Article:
water/acetone, the kinetic results are very
different than with Sn2 reactions
• The rate of formation of t-butyl alcohol is
dependent on the concentration of t-butyl
chloride, but it is independent of the
concentration of hydroxide.
• Doubling the t-butyl chloride doubles the rate
• But changing [OH] has no effect
Reaction of t-butyl chloride with OH:
Sn1 reaction
• The t-butyl chloride reacts by substitution at
virtually the same rate in pure water ([OH]=10-7 M)
as it does in 0.05M aqueous sodium hydroxide!
• Thus the rate for this substitution is first order with
respect to t-butyl chloride and first order overall
• From this we can conclude that the hydroxide does
not participate in the transition state of the step
that controls the rate of the reaction.
• Only the t-butyl chloride does
Reaction of t-butyl chloride with OH:
Sn1 reaction
• The reaction is said to be unimolecular in the
rate determining step
• It is an example of an Sn1 reaction.
Substitution, nucleophilic, Unimolecular
• Because only the t-butyl chloride is present in
the rate determining transition state, we can
conclude that the reaction must have multiple
Multistep Reactions and the Rate
Determining Step, RDS
• If a reaction takes place in a series of steps,
and one of the steps is slower than all the
others, the rate of the overall reaction will
essentially be the same as that slow step
• That slow step is called the Rate-Determining
Step, (RDS).
Mechanism for Sn1
• The mechanism has two intermediates
• Carbocations are trigonal planar
• The carbon bearing the positive charge is sp2
• The carbon is electron deficient as it only has
6 electrons.
• Overall stability:
Stereochemistry of Sn1
• Because the carbocation formed in the first
step is planar, the nucleophile can attach from
either side.
• Often, this has no effect because the same
product is formed
• However, if the starting reactant is optically
active, this will always result in a racemization
• Racemization- a reaction transforms an
optically active compound into a racemic form
Stereochemistry of Sn1
• Racemization takes place whenever the reaction
causes chiral molecules to be converted to an
achiral intermediate
• Ex
• The Sn1 reaction proceeds through the
carbocation, which because it is trigonal planar, is
achiral. The nucleophile can attack the
carbocation from either side, thus producing both
enantiomers in equal amounts.
• The Sn1 reaction of an alkyl halide with water is an
example of solvolysis.
• Solvolysis reaction- a nucleophile substitution in
which the nucleophile is a molecule of the solvent
• The previous reaction was in water, so it is also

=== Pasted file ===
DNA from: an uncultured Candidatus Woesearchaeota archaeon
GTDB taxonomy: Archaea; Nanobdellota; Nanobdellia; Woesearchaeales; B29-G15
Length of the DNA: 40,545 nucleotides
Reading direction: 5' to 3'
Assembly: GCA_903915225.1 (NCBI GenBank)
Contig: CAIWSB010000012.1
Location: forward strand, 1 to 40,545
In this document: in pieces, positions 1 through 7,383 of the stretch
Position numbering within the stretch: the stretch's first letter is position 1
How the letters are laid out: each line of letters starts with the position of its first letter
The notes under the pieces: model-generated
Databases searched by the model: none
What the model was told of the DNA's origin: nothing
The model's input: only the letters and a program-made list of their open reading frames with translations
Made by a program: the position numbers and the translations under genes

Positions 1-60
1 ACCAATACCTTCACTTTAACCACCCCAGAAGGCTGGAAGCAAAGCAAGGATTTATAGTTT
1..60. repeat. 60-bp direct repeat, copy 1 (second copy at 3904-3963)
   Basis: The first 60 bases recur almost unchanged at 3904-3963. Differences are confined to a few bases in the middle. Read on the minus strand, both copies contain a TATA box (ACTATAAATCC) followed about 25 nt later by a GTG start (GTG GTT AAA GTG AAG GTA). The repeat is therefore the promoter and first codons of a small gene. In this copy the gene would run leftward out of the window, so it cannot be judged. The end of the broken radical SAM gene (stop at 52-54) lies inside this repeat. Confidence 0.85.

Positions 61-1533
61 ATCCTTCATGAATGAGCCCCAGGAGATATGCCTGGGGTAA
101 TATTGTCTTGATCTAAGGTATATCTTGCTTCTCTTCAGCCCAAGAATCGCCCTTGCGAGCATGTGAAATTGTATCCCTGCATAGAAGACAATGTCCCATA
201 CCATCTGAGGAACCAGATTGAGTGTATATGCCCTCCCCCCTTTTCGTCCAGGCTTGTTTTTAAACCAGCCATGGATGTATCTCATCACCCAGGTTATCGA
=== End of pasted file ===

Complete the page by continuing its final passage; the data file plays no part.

called a hydrolysis
• If the reaction was in methanol, it would be a
• Examples:
Factors affecting the rates of Sn1 and
Sn2 reactions
• Now we know the mechanism Sn1 and Sn2
• The next thing is too explain why
chloromethane went Sn2 t-butylchloride went
• By the time we are done, you will be able to
predict which pathway a reaction will undergo
Choosing between Sn2 and Sn1
• If a given alkyl halide and nucleophile react
rapidly via Sn2 but slow by Sn1 then a Sn2
pathway will be followed by most of the
molecules and vice versa
• A number of factors affect the relative rates of
Sn1 and Sn2 reactions:
Factors that affect rates of Sn1 and Sn2
The most important are:
1) Structure of the substrate
- Is it a primary, secondary, tertiery alkyl halide?
2) The concentration and reactivity of the nucleophile
- For bimolecular reactions only
3) The effect of the solvent
4) The nature of the leaving group
Effect of the Structure of the Substrate
• In Sn2 reactions, simple alkyl halides have the
following general order of reactivity
• The important factor behind this order is a steric
• Steric Effect- an effect on relative rates caused by
the space-filling properties of those parts of a
molecule attached at or near the reaction site
Steric Effect
• One type of steric effect is Steric Hindrance
• Steric Hindrance- the spatial arrangement of
the atoms or groups at or near the reacting
site of a molecule hinders or retards a reaction
Effect of the Structure of the Substrate
• In Sn1 reactions, the primary factor that
determines the reactivity of a substrate is the
relative stability of the carbocation that is
• Because of this, only the tertiary alkyl halides
react via Sn1 with reasonable rates
• There are exceptions to this that we will cover
Effect of Concentration and Strength
of the Nucleophile
• In Sn1 reaction, the nucleophile does not
participate in the RDS, so the concentration and
strength does not matter
• In Sn2, the rate is dependent on both the substrate
and the nucleophile
• We have already seen how doubling the
concentration of the nucleophile doubles the rate